Luke Degnan: Scientific ideas seem to inform your poetry. Do you read science journals or magazines? Does science interest you in more than a metaphorical way?
Ben Lerner: I’m incredibly ignorant about the sciences, and the answer is no. I don’t read science seriously. I read a fair amount about the history of science, but in the work I tend to be drawn to these concepts from physics and from the sciences that I don’t entirely understand. Then I get interested in how the processes they describe, even when imperfectly understood, can function as tropes for the formal processes of the book. So here “mean free path,” which is a term from physics that describes the average distance a particle travels before it collides with another particle, becomes a kind of metaphor for the way the lines break off or fragment or recombine or collide with one another and the poems are very interested. I mean thematically my poems are very interested in the way we arrived at this position in which there is such a division between the cultures of science and what are called the humanities or the arts. In this book the science of military technology is a theme, but there’s a desire to unite that with some kind of concern that’s external to the so-called objectivity of the sciences. I write from a position of real ignorance about the science, but I’m interested in the way that the science got detached from the human concerns.
LD: How did you intend to show the Doppler effect through this section and the other section with the same name?
BL: One of the weird things about these poems is that the lines are kind of braided so that there’s more than one possible path through the poems. I like the idea of a traveling sound, like a siren, how its pitch shifts in relation to the observer. So there’s that idea of the shifting position of sound. It also has to do with the notion of elegy, just the idea that the formal shifts of the poems indicate that they’re kind of breaking up under the emotional pressures of the desire to perform the elegiac tasks of poetry. One thing I thought about reading them is that, because they have that multiplicity of orders, it’s really hard to vocalize that plurality. When you read it you tend to privilege one order or it can be difficult to know how to indicate more than one possible order once you start reading it in time. So the difficulty of actually vocalizing the poems becomes, formally speaking, a moment of silence. They’re occasioned by grief that escapes enunciation because the poems that they’ve produced don’t have just one linear order. I don’t know if that makes any sense, but certainly the shifts in the poems and the shifting positions of the subject who’s speaking and the object of his grief seems enabled by the metaphor of a kind of Doppler shift which is also, of course, a way of measuring distance. You can measure the distance of celestial bodies based upon Doppler shifts.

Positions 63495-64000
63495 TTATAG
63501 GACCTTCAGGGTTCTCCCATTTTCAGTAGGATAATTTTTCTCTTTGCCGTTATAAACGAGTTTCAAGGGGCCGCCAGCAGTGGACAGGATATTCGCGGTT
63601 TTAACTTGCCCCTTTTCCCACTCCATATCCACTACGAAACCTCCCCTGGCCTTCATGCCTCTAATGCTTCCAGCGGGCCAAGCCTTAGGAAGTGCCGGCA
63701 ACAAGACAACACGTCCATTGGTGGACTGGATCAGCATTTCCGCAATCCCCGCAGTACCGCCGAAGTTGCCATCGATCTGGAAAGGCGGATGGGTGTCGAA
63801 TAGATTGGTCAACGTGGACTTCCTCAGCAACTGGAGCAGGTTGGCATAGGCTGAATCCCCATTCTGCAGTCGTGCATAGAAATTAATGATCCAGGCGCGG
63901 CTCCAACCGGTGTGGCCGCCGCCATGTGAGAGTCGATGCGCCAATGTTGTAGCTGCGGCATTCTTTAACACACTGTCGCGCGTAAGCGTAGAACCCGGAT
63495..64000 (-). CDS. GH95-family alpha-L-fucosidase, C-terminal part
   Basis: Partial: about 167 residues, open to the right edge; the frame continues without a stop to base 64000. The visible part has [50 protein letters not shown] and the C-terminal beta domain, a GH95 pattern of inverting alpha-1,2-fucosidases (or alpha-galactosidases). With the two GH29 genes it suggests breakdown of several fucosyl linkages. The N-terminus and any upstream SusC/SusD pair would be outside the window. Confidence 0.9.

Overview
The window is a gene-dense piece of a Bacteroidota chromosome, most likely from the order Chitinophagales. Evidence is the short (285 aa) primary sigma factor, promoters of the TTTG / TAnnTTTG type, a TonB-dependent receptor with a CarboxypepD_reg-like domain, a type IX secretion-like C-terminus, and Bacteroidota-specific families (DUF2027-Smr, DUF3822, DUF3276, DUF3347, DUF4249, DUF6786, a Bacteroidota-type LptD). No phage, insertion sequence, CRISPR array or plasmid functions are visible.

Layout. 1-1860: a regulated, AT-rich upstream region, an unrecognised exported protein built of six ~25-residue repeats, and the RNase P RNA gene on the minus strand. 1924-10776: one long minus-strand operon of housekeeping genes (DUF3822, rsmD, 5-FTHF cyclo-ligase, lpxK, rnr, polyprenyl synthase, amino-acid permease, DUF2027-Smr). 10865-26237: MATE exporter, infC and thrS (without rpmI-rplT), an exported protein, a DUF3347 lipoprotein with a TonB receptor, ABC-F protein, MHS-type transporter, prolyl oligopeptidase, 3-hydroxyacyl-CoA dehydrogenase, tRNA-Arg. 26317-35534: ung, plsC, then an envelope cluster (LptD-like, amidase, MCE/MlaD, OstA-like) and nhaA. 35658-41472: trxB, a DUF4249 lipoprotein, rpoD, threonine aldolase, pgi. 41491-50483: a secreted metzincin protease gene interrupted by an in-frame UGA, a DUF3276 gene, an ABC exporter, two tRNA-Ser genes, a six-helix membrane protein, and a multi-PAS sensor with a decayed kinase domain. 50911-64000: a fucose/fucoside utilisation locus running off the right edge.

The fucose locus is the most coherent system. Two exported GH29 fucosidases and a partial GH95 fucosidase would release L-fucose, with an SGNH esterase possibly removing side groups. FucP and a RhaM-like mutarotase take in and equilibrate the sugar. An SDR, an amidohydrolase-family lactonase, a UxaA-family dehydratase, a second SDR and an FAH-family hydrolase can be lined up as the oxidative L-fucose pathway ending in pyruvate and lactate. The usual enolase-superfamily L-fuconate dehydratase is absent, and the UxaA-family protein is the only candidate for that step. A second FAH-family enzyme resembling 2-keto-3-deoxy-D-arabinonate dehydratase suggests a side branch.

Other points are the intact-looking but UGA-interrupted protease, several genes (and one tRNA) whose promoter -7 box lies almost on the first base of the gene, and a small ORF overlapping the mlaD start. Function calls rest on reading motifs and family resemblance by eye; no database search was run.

LD: Did you think about the Doppler effect in terms of Doppler radar at all? I noticed that you mention weather several times, especially in the first section that you didn’t read.
BL: Yeah. You probably noticed that at some point the weather stations, or weather channels started adopting the same language that the White House would use for the War on Terror. For me the meeting place of the weather vocabulary and the weather technology and the military technology became this way of talking about the overlap between the green world of lyric or pastoral and the heavily militarized and technologized world that the poems actually describe. There is a lot of talk about color in the book, especially green. Green is the color of money and night-vision green and the green of the green world, the green of the pastoral showing how that poetic trope has actually been militarized, how even the color and aesthetic response has been militarized. Similarly the shifts and environment and the technologies of measurement that are available, if its measuring weather or landscape or the measure that is the poetic line, they also have this kind of, as you mentioned, this kind of radar, this militarized technology. So yeah, the Doppler radar is there and certainly the poems are interested in various kinds of weather. I also think that I can’t think of radar without thinking of its military connotations. It’s a kind of measure the poems are interested in where measure both means the poetic line and its ability to detect military aircraft or approaching storms.
Ben Lerner’s books of poetry are The Lichtenberg Figures, Angle of Yaw, and the brand new Mean Free Path, all published by Copper Canyon Press. Read an interview he did with poet Peter Cole for BOMB’s Fall ’08 issue here.
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Special thanks to Clinton Krute for editing the transcript.